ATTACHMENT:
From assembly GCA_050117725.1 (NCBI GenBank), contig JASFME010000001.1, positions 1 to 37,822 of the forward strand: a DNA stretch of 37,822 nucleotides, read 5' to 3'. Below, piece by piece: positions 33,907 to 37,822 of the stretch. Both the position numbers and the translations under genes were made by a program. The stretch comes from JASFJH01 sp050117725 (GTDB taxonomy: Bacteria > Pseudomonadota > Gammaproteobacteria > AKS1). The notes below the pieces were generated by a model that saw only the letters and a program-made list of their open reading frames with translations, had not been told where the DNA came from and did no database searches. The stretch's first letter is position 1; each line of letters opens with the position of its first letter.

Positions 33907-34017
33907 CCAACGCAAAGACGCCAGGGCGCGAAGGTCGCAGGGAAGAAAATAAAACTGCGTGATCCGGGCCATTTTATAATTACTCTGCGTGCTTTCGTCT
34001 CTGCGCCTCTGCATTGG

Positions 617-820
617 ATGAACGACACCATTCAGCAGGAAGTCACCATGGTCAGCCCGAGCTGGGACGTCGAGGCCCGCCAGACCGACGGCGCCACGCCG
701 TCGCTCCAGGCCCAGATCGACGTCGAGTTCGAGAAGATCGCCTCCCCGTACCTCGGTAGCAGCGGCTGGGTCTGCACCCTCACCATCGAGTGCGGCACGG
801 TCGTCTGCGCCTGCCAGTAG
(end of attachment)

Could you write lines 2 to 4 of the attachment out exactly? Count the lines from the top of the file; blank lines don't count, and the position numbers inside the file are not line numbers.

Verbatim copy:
Positions 33907-34017
33907 CCAACGCAAAGACGCCAGGGCGCGAAGGTCGCAGGGAAGAAAATAAAACTGCGTGATCCGGGCCATTTTATAATTACTCTGCGTGCTTTCGTCT
34001 CTGCGCCTCTGCATTGG